V. myrtillus contains a high concentration of triterpenes which remain under laboratory research for their possible biological effects.[16]

See also


  1. ^ NatureServe (2024). "Vaccinium myrtillus". Arlington, Virginia. Retrieved 10 April 2024.
  2. ^ Vaccinium myrtillus L. The Plant List
  3. ^ a b c d e "Bilberry". National Center for Complementary and Integrative Health, US National Institutes of Health. 1 August 2020. Retrieved 4 October 2022.
  4. ^ a b "Vaccinium myrtillus". Retrieved 2022-09-13.
  5. ^ Phillipps, K. C. (1993). A Glossary of the Cornish Dialect. Padstow: Tabb House. p. 57. ISBN 0-907018-91-2.
  6. ^ "Vaccinium myrtillus". Germplasm Resources Information Network. Agricultural Research Service, United States Department of Agriculture. Retrieved 12 December 2017. citing Wiersema, J. H. & B. León (1999), World economic plants: a standard reference, and Huxley, A., ed. (1992), The new Royal Horticultural Society dictionary of gardening
  7. ^ "Bilberry, Blaeberry, Whortleberry, Whinberry, Windberry, Myrtle Berry, Vaccinium myrtillus". Wild Food UK. Retrieved 2020-07-31.
  8. ^ Henley, Jon. Bilberries: the true taste of northern England, The Guardian, Monday 9 June 2008
  9. ^ "Fraughan is an anglicisation of the Irish word Fraochán (or heather fruit, as the plant is often found growing with heather)". té
  10. ^ "Vaccinium myrtillus Linnaeus". Flora of North America. Retrieved 2021-09-21.
  11. ^ "Vaccinium myrtillus L." USDA Plants Database. Retrieved 2021-09-21.
  12. ^ "Make Traditional Dyes – Bilberry Dye". Barley Hall. York Archaeological Trust, Arts Council England and VisitEngland. Archived from the original on 2012-04-21.
  13. ^ Vogl S, Picker P, Mihaly-Bison J, Fakhrudin N, Atanasov AG, Heiss EH, Wawrosch C, Reznicek G, Dirsch VM, Saukel J, Kopp B (2013-03-25). "Ethnopharmacological in vitro studies on Austria's folk medicine--an unexplored lore in vitro anti-inflammatory activities of 71 Austrian traditional herbal drugs". J Ethnopharmacol. 149 (3): 750–71. doi:10.1016/j.jep.2013.06.007. PMC 3791396. PMID 23770053.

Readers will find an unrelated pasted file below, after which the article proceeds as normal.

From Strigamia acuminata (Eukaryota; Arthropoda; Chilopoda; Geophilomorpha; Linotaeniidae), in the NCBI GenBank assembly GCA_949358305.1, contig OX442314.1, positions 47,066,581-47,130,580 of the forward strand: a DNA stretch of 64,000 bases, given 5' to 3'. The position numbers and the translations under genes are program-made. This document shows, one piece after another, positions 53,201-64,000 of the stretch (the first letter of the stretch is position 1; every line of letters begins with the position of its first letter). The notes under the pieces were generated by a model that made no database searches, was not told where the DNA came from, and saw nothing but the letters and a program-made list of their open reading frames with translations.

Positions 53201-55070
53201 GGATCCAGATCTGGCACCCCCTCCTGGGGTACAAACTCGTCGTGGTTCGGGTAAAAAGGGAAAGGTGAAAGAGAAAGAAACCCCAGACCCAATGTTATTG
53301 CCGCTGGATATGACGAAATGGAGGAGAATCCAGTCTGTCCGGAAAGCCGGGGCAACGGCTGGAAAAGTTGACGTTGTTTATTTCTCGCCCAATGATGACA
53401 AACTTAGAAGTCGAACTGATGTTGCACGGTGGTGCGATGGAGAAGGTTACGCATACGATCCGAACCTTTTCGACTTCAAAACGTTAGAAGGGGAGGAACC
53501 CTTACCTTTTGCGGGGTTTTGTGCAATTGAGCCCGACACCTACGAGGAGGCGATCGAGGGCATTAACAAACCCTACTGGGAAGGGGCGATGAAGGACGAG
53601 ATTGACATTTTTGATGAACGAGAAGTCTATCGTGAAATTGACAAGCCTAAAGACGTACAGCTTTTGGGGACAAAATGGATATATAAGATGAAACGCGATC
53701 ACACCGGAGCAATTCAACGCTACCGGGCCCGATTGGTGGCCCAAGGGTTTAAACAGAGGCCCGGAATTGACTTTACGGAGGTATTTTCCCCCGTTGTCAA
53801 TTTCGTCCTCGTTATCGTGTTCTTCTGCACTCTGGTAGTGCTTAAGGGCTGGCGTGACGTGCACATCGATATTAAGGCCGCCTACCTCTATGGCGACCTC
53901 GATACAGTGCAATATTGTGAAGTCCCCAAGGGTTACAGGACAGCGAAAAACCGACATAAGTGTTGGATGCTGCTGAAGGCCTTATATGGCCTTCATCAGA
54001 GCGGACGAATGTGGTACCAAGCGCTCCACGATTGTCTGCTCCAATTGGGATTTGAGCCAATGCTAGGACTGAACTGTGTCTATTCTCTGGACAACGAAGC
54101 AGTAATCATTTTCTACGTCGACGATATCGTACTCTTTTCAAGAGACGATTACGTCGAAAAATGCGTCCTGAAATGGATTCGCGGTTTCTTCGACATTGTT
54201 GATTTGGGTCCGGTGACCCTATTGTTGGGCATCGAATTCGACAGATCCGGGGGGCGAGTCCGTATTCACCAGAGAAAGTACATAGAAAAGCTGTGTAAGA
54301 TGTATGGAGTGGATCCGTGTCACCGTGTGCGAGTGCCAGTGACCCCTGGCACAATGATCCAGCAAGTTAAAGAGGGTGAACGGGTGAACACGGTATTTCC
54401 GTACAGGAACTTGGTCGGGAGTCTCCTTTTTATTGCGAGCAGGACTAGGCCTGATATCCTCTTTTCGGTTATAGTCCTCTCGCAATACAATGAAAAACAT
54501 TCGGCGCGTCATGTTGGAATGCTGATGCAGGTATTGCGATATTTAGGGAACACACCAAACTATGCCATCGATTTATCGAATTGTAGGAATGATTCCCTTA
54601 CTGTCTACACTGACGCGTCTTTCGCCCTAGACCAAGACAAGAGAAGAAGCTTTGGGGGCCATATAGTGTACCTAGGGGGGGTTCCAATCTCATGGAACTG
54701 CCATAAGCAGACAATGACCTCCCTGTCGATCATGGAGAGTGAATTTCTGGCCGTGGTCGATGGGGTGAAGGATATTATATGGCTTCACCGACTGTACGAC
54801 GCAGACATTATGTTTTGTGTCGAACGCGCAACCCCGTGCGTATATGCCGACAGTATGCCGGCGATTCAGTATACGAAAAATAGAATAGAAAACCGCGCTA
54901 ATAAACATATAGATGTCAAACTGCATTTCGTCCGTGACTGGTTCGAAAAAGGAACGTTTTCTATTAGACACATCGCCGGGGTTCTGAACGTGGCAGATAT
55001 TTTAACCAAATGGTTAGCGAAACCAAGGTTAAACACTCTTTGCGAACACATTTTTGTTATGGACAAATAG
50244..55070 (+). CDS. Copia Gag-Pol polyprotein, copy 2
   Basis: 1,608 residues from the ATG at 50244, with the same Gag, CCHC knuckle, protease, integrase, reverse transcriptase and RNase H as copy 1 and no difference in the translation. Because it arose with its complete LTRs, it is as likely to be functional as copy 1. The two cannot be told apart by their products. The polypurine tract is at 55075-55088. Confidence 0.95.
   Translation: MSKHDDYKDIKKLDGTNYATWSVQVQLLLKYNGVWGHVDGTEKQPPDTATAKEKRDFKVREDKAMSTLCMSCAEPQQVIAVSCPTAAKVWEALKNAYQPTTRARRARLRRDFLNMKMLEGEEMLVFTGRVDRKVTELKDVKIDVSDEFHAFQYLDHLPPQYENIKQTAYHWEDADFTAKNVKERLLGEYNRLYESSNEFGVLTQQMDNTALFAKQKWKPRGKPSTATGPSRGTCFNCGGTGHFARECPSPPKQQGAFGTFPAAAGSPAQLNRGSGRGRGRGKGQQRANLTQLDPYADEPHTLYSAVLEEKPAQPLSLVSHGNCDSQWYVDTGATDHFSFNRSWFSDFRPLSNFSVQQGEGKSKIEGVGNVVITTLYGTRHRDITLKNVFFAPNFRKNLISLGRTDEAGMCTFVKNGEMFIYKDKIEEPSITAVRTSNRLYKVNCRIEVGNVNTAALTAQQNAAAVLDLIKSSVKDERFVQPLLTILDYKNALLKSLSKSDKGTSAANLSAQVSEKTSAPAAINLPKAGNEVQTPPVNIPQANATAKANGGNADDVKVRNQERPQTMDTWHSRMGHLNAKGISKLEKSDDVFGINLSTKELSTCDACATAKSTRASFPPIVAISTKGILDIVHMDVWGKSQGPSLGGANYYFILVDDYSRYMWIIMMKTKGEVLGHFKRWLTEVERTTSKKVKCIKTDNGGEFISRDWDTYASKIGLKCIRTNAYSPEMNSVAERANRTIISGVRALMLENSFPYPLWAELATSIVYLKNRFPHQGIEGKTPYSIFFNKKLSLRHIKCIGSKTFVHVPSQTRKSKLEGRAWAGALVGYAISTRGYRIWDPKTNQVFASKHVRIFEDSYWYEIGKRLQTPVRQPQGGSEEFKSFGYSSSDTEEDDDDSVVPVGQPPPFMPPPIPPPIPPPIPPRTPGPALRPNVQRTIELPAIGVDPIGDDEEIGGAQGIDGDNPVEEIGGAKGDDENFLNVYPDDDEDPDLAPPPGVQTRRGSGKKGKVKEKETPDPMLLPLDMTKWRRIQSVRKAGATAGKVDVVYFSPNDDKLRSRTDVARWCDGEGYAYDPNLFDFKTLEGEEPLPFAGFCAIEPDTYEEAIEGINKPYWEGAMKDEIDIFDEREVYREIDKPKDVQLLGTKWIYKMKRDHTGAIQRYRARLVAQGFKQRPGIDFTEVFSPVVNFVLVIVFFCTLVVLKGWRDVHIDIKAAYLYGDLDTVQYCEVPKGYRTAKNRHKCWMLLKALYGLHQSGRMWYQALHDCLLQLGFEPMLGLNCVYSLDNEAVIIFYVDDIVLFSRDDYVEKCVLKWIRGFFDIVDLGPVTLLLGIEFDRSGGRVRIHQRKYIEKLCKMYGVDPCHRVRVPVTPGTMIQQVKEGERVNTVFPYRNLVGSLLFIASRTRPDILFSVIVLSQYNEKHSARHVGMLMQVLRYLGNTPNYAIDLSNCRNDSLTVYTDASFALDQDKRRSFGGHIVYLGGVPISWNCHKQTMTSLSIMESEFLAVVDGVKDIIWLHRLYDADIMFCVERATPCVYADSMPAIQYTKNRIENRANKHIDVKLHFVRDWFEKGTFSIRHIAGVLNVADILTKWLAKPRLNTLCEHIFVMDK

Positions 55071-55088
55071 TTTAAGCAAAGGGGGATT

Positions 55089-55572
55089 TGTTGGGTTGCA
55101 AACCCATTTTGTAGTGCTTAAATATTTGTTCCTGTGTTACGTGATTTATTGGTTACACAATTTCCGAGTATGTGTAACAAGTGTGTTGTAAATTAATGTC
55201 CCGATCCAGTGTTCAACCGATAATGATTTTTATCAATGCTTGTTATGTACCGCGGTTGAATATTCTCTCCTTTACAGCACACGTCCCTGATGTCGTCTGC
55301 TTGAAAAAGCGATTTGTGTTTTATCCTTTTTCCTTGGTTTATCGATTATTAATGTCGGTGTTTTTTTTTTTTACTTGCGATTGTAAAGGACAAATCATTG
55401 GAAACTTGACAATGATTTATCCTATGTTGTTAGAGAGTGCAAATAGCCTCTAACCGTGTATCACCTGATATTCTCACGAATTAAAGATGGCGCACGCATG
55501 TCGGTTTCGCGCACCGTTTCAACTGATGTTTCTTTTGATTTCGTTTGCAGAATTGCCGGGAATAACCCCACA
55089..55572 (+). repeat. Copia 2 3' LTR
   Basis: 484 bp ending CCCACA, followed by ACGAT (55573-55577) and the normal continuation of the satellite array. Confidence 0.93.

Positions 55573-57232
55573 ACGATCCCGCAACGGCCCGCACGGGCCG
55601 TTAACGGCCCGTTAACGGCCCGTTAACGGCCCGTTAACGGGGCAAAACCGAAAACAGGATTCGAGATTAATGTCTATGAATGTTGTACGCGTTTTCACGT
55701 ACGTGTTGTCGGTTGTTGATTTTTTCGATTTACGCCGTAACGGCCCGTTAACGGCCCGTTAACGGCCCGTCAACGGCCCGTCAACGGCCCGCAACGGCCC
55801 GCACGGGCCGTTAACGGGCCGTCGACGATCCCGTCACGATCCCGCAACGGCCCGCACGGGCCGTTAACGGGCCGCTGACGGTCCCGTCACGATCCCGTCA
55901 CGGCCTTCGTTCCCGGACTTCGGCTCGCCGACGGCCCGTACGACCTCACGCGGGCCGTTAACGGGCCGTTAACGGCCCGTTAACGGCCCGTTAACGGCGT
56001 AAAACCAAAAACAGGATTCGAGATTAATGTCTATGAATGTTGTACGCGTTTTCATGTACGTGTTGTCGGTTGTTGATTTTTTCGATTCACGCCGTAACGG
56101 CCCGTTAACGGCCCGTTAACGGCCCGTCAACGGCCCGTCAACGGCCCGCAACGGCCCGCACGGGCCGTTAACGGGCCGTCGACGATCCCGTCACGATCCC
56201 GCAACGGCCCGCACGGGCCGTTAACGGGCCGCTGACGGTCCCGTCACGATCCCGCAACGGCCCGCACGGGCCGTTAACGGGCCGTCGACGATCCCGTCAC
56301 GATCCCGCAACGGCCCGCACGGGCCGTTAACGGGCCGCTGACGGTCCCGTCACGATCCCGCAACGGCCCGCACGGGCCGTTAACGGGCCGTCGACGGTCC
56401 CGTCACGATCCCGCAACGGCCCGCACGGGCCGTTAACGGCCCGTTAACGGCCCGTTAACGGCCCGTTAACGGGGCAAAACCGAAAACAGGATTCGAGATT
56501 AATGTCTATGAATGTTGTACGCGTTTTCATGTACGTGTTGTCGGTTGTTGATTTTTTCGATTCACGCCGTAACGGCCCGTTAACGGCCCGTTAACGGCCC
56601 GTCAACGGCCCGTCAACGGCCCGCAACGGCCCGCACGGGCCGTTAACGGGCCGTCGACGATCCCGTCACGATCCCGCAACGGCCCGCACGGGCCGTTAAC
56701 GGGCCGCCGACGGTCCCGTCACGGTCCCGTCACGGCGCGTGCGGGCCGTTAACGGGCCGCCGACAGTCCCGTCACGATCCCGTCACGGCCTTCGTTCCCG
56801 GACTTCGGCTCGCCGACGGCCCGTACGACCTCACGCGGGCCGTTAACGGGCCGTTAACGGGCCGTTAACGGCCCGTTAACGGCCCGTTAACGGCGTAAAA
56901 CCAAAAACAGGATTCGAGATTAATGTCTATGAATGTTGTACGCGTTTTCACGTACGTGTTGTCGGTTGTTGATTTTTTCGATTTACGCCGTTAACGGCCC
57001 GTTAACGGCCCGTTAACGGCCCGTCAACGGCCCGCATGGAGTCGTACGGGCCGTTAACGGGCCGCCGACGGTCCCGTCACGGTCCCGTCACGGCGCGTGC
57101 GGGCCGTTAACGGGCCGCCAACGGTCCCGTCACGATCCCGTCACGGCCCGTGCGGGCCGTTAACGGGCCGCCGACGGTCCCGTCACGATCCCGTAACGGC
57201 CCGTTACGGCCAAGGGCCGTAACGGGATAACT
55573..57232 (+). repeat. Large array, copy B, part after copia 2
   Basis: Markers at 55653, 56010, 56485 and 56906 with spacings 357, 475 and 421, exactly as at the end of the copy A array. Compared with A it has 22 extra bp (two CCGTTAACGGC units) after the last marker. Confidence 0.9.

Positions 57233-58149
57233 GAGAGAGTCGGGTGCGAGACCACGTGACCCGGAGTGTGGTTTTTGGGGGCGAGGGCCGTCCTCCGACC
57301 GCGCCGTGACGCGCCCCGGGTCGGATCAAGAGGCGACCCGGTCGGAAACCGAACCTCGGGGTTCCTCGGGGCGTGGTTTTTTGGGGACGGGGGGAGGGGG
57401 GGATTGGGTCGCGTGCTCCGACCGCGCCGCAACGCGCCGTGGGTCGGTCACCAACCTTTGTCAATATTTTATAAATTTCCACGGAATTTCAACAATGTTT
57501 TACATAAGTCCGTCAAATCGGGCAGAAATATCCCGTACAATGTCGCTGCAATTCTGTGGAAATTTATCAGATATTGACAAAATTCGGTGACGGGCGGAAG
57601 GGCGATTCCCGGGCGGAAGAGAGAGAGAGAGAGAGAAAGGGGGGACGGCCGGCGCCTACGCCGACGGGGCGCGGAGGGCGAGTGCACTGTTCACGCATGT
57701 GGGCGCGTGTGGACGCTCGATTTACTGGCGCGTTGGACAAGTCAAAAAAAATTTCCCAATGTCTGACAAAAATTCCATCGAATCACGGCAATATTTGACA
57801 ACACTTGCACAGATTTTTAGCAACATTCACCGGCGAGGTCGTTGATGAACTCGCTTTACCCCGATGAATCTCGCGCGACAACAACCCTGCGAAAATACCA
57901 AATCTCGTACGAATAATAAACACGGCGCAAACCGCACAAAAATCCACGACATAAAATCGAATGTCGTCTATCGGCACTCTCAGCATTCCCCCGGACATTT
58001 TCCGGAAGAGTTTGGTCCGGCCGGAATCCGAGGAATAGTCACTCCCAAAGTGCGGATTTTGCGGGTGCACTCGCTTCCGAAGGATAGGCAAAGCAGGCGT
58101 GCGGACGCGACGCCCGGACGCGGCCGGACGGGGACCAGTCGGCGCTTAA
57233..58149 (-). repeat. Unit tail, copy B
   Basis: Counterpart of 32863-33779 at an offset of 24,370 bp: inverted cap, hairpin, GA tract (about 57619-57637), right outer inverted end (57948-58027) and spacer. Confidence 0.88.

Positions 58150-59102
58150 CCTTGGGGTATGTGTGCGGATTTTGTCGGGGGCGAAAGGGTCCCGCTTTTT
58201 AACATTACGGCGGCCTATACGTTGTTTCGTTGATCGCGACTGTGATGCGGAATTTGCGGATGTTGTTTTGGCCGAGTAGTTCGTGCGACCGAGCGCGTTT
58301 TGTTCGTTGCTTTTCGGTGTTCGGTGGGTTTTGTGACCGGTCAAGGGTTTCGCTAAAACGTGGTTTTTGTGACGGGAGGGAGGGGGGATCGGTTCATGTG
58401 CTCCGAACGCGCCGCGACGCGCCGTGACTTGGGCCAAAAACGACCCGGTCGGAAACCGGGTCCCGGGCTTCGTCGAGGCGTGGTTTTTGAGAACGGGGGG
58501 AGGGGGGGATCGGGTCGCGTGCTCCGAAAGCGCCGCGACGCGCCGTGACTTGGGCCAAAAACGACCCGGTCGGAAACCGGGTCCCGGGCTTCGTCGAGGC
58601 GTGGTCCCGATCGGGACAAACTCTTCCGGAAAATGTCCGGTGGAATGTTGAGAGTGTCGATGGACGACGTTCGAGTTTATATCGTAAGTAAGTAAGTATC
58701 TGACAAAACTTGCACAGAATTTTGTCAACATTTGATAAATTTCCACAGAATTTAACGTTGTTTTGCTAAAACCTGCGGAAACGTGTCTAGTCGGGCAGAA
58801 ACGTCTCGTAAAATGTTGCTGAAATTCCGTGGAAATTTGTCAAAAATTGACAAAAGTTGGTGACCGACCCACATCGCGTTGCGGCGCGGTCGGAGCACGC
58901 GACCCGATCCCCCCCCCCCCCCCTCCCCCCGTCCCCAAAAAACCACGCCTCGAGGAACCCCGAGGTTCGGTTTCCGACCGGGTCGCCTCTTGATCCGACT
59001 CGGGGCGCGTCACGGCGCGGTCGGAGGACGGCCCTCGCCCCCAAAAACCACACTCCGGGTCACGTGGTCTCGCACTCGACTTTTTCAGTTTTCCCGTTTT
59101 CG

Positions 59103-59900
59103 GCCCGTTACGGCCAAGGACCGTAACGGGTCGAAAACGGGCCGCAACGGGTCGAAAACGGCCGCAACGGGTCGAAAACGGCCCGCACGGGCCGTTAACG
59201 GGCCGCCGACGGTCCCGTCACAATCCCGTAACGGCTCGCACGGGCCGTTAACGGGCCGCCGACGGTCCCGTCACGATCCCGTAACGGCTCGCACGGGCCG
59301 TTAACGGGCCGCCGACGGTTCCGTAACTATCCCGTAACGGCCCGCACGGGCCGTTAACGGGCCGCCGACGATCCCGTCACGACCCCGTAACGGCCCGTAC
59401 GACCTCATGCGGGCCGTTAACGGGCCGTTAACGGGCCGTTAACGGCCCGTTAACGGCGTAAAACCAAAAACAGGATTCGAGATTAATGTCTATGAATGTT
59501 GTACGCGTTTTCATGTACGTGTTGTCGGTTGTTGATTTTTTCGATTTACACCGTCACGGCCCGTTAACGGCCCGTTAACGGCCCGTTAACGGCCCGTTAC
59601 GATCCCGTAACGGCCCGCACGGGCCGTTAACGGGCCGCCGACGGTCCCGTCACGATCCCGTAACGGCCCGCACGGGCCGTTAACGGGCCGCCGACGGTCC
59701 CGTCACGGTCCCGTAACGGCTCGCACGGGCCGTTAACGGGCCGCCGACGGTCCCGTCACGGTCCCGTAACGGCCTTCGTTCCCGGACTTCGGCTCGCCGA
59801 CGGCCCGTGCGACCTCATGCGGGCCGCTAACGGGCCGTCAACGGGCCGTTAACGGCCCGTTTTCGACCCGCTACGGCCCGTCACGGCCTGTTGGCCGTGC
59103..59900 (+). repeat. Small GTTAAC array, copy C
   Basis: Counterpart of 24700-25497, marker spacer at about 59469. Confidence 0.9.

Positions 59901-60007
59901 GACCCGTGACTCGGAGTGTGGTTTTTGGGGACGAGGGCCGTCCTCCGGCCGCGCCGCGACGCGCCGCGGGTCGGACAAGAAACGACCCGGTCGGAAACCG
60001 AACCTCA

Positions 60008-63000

14. ^ Nestby, Rolf; Percival, D.; Martinussen, Inger S.; Opstad, Nina; Rohloff, Jens (2017-08-08). "The European Blueberry (Vaccinium myrtillus L .) and the Potential for Cultivation. A Review". S2CID 52997599. ((cite journal)): Cite journal requires |journal= (help)
  15. ^ a b Bidart-Bouzat, M. Gabriela; Imeh-Nathaniel, Adebobola (2008). "Global Change Effects on Plant Chemical Defenses against Insect Herbivores". Journal of Integrative Plant Biology. 50 (11). Wiley Publishing (Institute of Botany, the Chinese Academy of Sciences): 1339–1354. doi:10.1111/j.1744-7909.2008.00751.x. ISSN 1672-9072. PMID 19017122.
  16. ^ Szakiel, Anna; Pączkowski, Cezary; Pensec, Flora; Bertsch, Christophe (2012). "Fruit cuticular waxes as a source of biologically active triterpenoids". Phytochemistry Reviews. 11 (2–3). Springer Science and Business Media LLC: 263–284. Bibcode:2012PChRv..11..263S. doi:10.1007/s11101-012-9241-9. ISSN 1568-7767. PMC 3601259. PMID 23519009.